If you are participating in Alcohol Anonymous (AA) meetings as one means of sustaining long-term sobriety after undergoing treatment, another person in recovery (or an addiction professional) has probably recommended you seek out a sponsor. For many, this may seem like a daunting task. Still, with guidance, you should be able to locate a person who can serve as a voice of reason and do what is necessary to help you stay responsible and accountable throughout recovery.
What Is an AA Sponsor?
AA defines a suitable sponsor as “an alcoholic who has made some progress in the recovery program and shares that experience on a continuous, individual basis with another alcoholic who is attempting to attain or maintain sobriety through AA.”
Simply put, a sponsor is an individual who has been in the program and has been sober for a prolonged period and can help people new to recovery to prevent relapse and stay clean and sober. They may act as a mentor or guide of sorts, someone to whom individuals new the program can ask for advice and lead meeting participants through the 12-step process.
Considerations for Deciding on AA Sponsor
It would be best to consider the following several factors when choosing an individual who will serve well as your AA sponsor.
Consider the length of time a potential sponsor has sustained sobriety. The general rule is that an individual who volunteers to be an AA sponsor should have at least one full year of sobriety behind them. This achievement demonstrates that this person has been working the program, and it has helped him or her sustain sobriety.
In turn, they will, therefore, pass on their successful strategies and experiences to the person they are going to sponsor. Moreover, a person who has been abstinent for a significant amount of time has garnered more insight into what sobriety is really like following the first few months of recovery.
Consider the sex and/or gender of the sponsor. It has been suggested that females should sponsor other females, and males should sponsor other males. It is believed that it is generally more comfortable for most people to share information with another person of the same sex or gender, as this is often private and specific to this unique relationship.
Same-sex sponsorship can sometimes limit the likelihood of romantic feelings from developing, which can be distractive and undermine sobriety and recovery, especially in the first year. That said, this tradition does not consider emerging gender identities or sexual orientation. Moreover, the basis for this idea is that you should choose a person you believe you will be comfortable with and not be potentially attracted and perhaps tempted to pursue romantically.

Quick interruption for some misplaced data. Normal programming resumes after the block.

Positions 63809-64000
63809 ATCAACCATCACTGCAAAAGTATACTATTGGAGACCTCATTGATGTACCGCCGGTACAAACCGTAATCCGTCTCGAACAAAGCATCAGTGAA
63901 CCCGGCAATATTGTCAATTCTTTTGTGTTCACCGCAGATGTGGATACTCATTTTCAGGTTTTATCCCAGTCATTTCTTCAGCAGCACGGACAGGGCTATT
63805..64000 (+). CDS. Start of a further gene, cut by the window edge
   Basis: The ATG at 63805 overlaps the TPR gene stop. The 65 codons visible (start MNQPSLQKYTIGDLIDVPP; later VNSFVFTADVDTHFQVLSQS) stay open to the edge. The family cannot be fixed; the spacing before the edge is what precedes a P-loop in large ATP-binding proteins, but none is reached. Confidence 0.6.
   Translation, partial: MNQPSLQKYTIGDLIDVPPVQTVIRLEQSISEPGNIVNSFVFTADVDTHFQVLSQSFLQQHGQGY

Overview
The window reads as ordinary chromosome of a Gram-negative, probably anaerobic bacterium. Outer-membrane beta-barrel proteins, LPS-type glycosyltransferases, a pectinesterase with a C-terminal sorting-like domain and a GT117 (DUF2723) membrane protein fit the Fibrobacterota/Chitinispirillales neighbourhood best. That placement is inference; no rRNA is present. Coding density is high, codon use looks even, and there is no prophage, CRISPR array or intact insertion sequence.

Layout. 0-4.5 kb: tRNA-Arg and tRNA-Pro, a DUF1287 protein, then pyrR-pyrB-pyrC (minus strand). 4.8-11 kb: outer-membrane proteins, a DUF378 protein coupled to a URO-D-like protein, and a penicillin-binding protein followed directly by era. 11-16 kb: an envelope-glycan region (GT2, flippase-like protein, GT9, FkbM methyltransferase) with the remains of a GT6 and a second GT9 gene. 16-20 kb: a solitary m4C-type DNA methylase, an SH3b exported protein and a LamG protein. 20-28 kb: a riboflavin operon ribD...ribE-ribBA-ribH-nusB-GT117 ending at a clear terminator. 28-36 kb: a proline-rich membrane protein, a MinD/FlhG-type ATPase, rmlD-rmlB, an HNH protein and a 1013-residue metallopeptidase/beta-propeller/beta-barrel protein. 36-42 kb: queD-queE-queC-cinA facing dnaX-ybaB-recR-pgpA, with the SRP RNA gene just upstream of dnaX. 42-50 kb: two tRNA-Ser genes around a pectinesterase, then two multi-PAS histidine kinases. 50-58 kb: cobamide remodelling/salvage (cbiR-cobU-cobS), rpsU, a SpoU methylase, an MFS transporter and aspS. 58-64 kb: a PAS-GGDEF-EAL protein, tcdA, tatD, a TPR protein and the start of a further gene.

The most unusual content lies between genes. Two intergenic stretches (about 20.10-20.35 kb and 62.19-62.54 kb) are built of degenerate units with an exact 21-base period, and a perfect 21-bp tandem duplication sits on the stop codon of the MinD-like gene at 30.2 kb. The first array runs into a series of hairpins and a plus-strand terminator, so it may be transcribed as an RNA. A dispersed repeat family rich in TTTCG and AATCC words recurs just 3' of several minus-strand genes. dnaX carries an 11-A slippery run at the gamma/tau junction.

Research a potential sponsor’s commitment to sobriety. Ask the following: do they have a sponsor themselves? How thoroughly do they work the twelve steps? Do they appear to be happy and fulfilled with sobriety and their new life? A “no” response to any of these questions may be a warning sign that the potential sponsor may not be the right individual for the role because a suitable sponsor should practice what they preach.
Consider how many other sponsees he or she has at present. Although it’s often a good sign when a potential sponsor has other sponsees, if they have more than three, it might behoove you to find another sponsor who has fewer sponsees and has more time to devote the individualized support you are going to need.
Make sure the potential sponsor wants to be a sponsor. Just because a person has worked the program for some time does not necessarily mean they are comfortable enough to sponsor you. Usually, at AA meetings, however, there will be a time in which those who wish to be sponsors will raise their hands. Take note of this to avoid approaching a participant who is not actively willing to be a sponsor.
Consider the personality of the potential sponsor. Sometimes having an underlying common denominator, such as being in recovery, is not enough to forge a strong connection between individuals. While many people may appreciate some sponsors’ brutal honesty when it comes to accountability, others may not take so well to this approach. It’s essential to seek a person who is a good match for your personality and needs.
Getting Treatment for Alcoholism
Attending AA meetings and finding a sponsor has helped millions of individuals achieve sobriety and maintain long-lasting abstinence. However, AA does not always work well as an alternative for professional treatment. Instead, it should be just one fundamental tool used as part of a more comprehensive, personalized approach.
Just Believe Detox and Just Believe Recovery centers offer evidence-based, individualized treatment programs designed to address addiction’s behavioral aspects and the emotional issues that affect a person’s overall health and wellness. Essential services include behavioral therapy, individual and family counseling, group support, aftercare planning, and much more.